Justice Kagan's separate opinion emphasizes some of the same points and criticizes the majority opinion for not placing sufficient weight on CWA's reference to adjacency. She writes:
Like JUSTICE KAVANAUGH, "I would stick to the text." Post, at 14 (opinion concurring in judgment). As he explains in the principal concurrence, our normal method of construing statutes identifies which wetlands the Clean Water Act covers—and the answer provided exceeds what the Court says today. Because the Act covers "the waters of the United States," and those waters "includ[e]" all wetlands"adjacent" to other covered waters, the Act extends to those "adjacent" wetlands. 33 U. S. C. §§1362(7), 1344(g)(1). And in ordinary language, one thing is adjacent to another not only when it is touching, but also when it is nearby. See post, at 4–5 (quoting multiple dictionaries). So, for example, one house is adjacent to another even when a stretch of grass and a picket fence separate the two. As applied here, that means—as the EPA and Army Corps have recognized for almost half a century—that a wetland comes within theAct if (i) it is "contiguous to or bordering a covered water, or (ii) if [it] is separated from a covered water only by a man-made dike or barrier, natural river berm, beach dune, or the like." Post, at 14 (emphasis in original). In excluding allthe wetlands in category (ii), the majority's "'continuous surface connection' test disregards the ordinary meaning of more precisely, narrows the scope of—the statute Congress drafted.
This decision is quite significant, particularly for federal control of land use. Under this decision, it will be significantly more difficult for the EPA or Army Corps of Engineers to assert federal regulatory authority over private land under the CWA. Landowners like the Sacketts will thus be able to make use of and develop their lands without worrying so much about federal regulators. They will still be subject to state and local regulation, however, and in many places such regulatory restrictions may remain significant. State and local governments began regulating wetlands before the EPA and Army Corps did, and many will continue to do so.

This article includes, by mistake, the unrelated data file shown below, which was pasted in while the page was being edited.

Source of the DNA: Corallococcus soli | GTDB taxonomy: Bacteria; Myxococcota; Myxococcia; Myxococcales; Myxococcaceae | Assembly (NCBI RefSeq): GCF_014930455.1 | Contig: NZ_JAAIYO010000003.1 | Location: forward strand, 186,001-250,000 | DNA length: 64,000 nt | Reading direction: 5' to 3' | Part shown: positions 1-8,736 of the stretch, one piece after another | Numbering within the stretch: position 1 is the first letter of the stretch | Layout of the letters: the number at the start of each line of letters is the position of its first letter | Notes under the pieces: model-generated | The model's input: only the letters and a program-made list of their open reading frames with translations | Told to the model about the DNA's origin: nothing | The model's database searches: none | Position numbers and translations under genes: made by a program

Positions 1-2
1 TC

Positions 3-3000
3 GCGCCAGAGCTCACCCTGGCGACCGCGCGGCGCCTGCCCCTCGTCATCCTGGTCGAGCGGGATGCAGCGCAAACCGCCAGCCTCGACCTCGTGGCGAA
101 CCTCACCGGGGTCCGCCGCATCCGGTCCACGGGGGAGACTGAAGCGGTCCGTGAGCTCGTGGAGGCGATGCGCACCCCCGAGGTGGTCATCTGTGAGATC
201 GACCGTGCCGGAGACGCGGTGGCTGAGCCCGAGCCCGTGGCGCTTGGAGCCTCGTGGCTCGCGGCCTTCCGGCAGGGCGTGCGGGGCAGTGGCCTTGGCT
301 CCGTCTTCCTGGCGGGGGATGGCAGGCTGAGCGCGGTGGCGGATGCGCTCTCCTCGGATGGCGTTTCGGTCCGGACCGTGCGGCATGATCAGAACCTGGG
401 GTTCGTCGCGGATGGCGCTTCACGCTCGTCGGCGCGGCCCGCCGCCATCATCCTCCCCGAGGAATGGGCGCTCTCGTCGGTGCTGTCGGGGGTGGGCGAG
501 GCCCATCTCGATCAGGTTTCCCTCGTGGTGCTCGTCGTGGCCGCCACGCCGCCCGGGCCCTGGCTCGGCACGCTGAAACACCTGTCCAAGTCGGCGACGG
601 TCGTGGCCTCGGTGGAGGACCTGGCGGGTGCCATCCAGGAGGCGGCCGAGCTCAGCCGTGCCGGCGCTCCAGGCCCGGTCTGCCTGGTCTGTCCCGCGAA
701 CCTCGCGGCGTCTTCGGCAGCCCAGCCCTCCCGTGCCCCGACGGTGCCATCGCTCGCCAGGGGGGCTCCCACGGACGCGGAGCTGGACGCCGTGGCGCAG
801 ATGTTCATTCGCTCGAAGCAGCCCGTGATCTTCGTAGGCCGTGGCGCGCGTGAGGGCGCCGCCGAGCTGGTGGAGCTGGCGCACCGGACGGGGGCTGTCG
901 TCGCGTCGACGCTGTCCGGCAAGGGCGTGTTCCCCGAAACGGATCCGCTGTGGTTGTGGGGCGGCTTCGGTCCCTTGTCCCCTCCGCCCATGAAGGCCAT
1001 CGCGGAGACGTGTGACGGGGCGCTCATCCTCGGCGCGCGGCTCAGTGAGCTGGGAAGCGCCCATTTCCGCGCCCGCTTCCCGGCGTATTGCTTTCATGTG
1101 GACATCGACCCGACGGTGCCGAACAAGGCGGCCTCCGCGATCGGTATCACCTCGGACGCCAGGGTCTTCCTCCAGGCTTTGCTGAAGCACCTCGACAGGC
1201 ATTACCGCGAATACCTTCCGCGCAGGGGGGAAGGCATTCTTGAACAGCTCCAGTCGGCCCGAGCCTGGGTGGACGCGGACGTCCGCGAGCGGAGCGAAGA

While the decision cuts back on the definition of "the waters of the United States" for purposes of the entire CWA, the decision will not necessarily have the same effect on traditional pollution control efforts. This is due, in part, to the Supreme Court's decision in Maui v. Hawaii Wildlife Fund, in which the Court upheld a somewhat broad interpretation of what constitutes a "discharge" of pollutants, such that some activities that result in the contamination of regulable waters may be subject to regulation even if they occur on lands that are not themselves subject to CWA regulation.
For the Biden Administration, however, the decision will definitely require yet another redo of the EPA and Army Corps' WOTUS regulations. Not only has the Supreme Court adopted a fairly proscriptive definition of the Act's relevant provisions, it has (yet again) indicated that this is not the sort of question on which the justices believe courts should defer to agencies. There is no mention of Chevron in any of the four opinions. Other than Justice Kavanaugh's reference to consistent agency interpretations of what constitutes adjacency, there is little invocation of agency expertise or a need to defer. For most of the justices, this case (perhaps like the Chevron case, Loper Bright, on deck for next term) concerns the scope of an agency's authority, and that is not the sort of question upon which courts should defer.
As suggested above, how much wetlands are regulated going forward will depend substantially on the choices made by state and local policy makers. Further, this decision may encourage greater consideration of non-regulatory wetland conservation measures, such as the various incentive-based programs administered by the Departments of Agriculture and Interior. Much as Congress turned to fiscal tools to address greenhouse gas emissions after West Virginia v. EPA, we could see a similar shift for wetlands conservation in the wake of Sackett.
In terms of the opinions themselves, I cannot help but note that multiple opinions reference the history of water pollution in this country, both before and after enactment of the CWA, and the inaccuracies abound. Most striking (to me at least) was Justice Kagan's invocation of the 1969 Cuyahoga River fire as evidence that water quality concerns had reached "crisis proportions" before the CWA was adopted. This is balderdash. As I have chronicled (at length), river fires were a common problem in the late 19th and early-to-mid 20th century. The 1969 Cuyahoga fire was the last such fire, not the first (let alone the first on the Cuyahoga). Whereas river fires had once been common, they had been controlled by state and local action well prior to enactment of the CWA.
Both Kagan and Alito want to credit the CWA with improvements in water quality over the past fifty years, but here too they may be overstating the case. While the CWA no doubt contributed to many water quality improvements over the past half century, it is well-established that water quality was improving prior to the law's enactment. Further, while Justice Alito wants to call the Act "a great success," contemporary assessments are more muted, particularly given the CWA's failure to effectively control nonpoint source pollution. For my own take on this question, and citations to some of the relevant literature, see my introductory article to our CWA at 50 symposium published in the Case Western Reserve Law Review.
For more on this case here are some of my prior posts on the decison below, the cert grant, previewing and reviewing the oral argument. And here is an article I wrote on wetlands regulation in the wake of the Sacketts' first trip to the Supreme Court.